ROAD and vehicle safety was the theme at Hidden Valley mine’s National Mine Safety Week (NMSW) event held in March.
At the opening event of NMSW at the Adam Wright Recreational Hall at Hidden Valley, mine general manager Gary Davies said it is everyone’s responsibility to ensure that Hidden Valley mine is a safe working environment.
“The event is an opportunity to not only reflect on our past performance and learning, but to look forward to the future, to gain new knowledge, to learn new skills and importantly to recommit ourselves to our efforts of achieving our goal of zero harm in the workplace,” he said.
Mr Davies said the focus at Hidden Valley has been on high risk tasks and the controls required to ensure these tasks are done safely.
“A part of this has been a focus on road and vehicle safety. We have implemented a range of critical controls to ensure that all our vehicles, whether it is a light vehicle or a prime mover, can move safely on our roads,” he said.
Some of the controls put in place have been vehicle monitoring, correct gear selection and vehicle specification and driver competency checks.
Since the company implemented these controls in July last year, only two incidents from 18,000 light vehicle trips have been reported on the Hamata access road and incidents involving logistics contractor prime mover fleet have reduced dramatically, Mr Davies said.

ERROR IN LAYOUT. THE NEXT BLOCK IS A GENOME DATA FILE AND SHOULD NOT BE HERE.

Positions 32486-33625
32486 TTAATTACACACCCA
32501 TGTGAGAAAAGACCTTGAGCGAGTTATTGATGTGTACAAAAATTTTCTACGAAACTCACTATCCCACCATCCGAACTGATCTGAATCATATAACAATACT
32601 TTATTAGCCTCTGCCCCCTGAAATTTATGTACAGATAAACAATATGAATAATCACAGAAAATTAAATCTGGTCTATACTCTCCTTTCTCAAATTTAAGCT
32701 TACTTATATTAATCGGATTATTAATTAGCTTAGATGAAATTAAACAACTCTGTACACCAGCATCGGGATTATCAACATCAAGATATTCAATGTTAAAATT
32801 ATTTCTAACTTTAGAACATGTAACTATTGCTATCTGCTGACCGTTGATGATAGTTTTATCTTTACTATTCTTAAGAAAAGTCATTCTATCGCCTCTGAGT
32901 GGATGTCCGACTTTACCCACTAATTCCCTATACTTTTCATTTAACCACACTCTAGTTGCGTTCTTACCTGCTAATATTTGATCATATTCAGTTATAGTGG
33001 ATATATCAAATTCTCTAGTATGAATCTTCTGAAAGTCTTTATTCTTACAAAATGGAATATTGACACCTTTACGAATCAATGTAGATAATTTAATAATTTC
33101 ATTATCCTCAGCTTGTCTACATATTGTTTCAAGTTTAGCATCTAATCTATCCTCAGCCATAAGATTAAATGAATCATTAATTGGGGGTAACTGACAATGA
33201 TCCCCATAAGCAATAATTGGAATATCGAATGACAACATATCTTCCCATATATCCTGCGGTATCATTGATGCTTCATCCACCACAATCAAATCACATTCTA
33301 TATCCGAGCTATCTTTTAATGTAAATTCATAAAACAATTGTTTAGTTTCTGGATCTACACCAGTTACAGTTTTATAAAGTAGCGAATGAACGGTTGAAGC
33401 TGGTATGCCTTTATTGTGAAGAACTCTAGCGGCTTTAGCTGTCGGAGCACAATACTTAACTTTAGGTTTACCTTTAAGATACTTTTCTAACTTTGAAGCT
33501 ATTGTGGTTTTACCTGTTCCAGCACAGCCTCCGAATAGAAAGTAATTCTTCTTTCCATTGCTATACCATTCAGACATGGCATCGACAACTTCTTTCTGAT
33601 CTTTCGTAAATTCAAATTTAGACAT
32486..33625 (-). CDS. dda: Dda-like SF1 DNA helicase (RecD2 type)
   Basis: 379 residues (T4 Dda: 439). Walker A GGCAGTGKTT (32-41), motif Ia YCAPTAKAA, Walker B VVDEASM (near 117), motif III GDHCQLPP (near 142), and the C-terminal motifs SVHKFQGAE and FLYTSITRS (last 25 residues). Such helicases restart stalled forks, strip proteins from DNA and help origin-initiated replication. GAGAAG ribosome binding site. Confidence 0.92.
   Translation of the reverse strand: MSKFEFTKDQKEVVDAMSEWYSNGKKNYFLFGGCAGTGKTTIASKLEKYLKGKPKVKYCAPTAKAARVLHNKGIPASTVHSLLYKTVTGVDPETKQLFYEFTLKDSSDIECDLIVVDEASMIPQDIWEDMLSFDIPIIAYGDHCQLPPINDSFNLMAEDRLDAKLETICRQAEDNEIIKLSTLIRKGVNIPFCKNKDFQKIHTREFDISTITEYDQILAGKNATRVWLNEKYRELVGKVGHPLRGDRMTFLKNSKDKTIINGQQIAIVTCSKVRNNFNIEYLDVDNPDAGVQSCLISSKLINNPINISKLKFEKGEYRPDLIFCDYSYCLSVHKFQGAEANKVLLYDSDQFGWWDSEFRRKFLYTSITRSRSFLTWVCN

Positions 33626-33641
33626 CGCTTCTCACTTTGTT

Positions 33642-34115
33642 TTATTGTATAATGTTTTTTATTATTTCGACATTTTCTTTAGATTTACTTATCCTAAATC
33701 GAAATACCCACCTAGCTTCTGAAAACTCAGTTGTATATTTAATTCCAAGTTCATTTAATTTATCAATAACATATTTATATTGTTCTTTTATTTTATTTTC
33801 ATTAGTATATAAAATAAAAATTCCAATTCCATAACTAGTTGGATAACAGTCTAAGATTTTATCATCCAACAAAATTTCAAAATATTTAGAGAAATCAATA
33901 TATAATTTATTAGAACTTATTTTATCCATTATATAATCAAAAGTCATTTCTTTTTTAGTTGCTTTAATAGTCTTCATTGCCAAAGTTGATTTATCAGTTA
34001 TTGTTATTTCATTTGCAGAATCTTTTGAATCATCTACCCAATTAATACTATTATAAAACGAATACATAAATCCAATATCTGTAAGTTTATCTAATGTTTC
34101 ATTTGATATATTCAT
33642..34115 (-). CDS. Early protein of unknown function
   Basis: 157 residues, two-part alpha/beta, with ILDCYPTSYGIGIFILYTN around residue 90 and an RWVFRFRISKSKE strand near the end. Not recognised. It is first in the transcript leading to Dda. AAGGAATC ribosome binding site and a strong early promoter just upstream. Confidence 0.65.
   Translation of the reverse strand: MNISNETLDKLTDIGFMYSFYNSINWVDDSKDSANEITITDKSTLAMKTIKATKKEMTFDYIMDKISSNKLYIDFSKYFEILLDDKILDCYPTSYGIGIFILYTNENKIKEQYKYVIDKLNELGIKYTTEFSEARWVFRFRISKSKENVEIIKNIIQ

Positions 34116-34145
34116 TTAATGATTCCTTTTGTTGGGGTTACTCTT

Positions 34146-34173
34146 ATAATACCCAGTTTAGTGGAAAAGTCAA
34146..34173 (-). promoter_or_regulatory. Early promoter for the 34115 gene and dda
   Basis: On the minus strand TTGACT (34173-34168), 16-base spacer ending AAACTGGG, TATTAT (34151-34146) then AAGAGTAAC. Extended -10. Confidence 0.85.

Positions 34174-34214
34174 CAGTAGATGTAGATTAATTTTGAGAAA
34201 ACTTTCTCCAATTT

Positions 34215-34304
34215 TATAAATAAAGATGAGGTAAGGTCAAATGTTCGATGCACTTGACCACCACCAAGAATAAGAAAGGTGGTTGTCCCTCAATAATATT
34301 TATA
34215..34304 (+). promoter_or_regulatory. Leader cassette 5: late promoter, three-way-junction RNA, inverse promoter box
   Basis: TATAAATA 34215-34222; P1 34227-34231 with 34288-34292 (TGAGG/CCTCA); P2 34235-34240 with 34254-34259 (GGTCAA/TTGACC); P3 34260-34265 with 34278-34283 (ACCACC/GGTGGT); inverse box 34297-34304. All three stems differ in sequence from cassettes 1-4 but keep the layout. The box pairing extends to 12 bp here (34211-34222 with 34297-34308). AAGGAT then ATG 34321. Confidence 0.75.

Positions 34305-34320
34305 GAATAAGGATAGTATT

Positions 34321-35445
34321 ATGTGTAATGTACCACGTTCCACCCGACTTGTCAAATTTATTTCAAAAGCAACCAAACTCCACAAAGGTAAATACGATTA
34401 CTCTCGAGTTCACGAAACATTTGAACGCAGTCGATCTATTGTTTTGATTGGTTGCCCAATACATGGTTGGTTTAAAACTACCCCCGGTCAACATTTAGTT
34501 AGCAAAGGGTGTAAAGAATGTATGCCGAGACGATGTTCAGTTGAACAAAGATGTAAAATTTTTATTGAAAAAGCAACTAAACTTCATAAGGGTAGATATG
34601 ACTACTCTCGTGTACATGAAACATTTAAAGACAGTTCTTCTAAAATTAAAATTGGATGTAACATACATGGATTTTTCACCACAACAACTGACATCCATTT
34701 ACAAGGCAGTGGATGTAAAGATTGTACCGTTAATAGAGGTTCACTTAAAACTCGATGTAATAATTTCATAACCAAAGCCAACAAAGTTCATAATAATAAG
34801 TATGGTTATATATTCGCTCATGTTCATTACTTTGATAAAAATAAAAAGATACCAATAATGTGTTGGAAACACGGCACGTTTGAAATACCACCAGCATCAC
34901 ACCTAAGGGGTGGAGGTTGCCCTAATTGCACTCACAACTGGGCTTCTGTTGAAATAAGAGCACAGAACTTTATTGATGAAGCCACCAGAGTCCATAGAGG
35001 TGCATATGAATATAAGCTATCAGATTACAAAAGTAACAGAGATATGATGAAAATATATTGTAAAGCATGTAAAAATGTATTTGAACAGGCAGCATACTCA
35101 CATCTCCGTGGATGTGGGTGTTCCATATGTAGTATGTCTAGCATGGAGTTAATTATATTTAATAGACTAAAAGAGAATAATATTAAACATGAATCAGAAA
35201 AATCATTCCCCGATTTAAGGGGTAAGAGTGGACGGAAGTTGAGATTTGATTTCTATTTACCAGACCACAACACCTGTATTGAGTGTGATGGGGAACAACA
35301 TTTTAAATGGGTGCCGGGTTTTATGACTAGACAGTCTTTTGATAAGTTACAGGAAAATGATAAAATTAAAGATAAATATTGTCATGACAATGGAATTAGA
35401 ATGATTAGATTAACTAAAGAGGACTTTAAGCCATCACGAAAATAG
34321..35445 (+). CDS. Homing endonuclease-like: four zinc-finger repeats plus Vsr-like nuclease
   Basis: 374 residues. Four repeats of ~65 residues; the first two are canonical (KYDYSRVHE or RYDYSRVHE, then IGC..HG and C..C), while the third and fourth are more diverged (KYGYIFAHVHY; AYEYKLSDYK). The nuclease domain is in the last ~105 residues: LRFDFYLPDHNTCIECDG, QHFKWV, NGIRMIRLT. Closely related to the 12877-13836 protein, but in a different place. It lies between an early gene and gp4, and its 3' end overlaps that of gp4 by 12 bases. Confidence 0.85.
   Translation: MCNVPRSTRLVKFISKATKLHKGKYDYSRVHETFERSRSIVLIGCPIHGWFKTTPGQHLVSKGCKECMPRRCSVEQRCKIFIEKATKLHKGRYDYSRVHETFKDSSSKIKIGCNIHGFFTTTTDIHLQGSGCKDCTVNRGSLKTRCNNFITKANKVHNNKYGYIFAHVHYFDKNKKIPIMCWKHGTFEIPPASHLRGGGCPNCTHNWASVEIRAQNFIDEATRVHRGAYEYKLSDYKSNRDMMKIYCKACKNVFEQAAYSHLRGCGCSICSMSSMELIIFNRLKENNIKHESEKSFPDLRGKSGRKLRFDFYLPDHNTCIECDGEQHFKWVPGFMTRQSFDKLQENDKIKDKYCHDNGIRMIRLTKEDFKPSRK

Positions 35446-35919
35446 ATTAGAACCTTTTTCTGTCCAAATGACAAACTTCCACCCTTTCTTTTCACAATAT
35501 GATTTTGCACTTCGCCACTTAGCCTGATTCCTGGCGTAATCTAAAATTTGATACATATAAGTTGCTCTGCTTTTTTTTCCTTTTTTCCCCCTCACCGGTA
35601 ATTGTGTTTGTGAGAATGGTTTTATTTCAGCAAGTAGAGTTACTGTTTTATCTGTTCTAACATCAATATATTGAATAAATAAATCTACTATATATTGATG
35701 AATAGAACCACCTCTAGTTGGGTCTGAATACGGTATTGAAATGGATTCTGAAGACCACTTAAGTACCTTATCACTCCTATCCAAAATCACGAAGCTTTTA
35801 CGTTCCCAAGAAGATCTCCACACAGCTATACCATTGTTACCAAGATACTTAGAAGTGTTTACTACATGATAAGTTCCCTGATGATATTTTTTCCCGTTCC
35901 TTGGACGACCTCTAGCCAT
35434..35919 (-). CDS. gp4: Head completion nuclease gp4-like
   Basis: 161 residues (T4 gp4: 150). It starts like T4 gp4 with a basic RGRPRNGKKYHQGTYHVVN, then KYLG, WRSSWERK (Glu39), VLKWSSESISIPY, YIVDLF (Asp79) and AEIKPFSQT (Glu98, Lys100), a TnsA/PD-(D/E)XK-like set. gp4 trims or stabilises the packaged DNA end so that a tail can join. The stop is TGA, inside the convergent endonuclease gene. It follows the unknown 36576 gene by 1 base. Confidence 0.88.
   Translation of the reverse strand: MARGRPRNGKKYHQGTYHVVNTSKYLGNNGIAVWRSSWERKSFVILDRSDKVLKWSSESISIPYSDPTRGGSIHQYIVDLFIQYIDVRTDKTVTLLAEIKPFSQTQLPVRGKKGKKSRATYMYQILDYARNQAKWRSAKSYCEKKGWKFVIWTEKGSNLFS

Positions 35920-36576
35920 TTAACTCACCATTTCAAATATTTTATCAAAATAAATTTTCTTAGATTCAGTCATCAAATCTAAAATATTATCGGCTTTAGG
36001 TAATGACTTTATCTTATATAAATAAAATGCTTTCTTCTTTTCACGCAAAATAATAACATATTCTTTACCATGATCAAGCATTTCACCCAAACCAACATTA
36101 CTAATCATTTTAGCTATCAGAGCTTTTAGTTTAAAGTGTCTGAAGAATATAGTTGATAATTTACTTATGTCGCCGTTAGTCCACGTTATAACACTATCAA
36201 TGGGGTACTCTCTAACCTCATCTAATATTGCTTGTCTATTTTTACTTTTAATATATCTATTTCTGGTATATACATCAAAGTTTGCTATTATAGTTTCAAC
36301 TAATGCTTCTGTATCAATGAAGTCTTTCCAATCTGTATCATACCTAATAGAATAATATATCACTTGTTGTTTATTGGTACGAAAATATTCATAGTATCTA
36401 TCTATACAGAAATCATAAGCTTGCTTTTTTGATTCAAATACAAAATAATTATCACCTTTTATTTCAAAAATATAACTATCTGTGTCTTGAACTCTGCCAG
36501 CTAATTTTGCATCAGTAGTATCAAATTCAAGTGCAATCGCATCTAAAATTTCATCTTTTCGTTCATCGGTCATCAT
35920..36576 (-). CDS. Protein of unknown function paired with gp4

Events include a staff mine tour for employees who have not visited the Hidden Valley pit, learning how a 785 haulage truck works, a road crash rescue demonstration, a fire extinguisher drill, road and vehicle rescue awareness by the community affairs liaison, as well as vertical rescue demonstration, vehicle monitoring system awareness and dog skills rescue demonstration.
A cake cutting ceremony was held to officially open the week long event.
Hidden Valley safety superintendent Charles Yamanson urged all employees to get involved and learn about safety.
“The demonstration and awareness will teach employees about being safety conscious both at work and at home,” he said.
“We would like to remind them not to lose focus of the spirit of the week and that it’ll act as a reminder that safety is important. At the end of their shifts they have to go back home safely to their families.”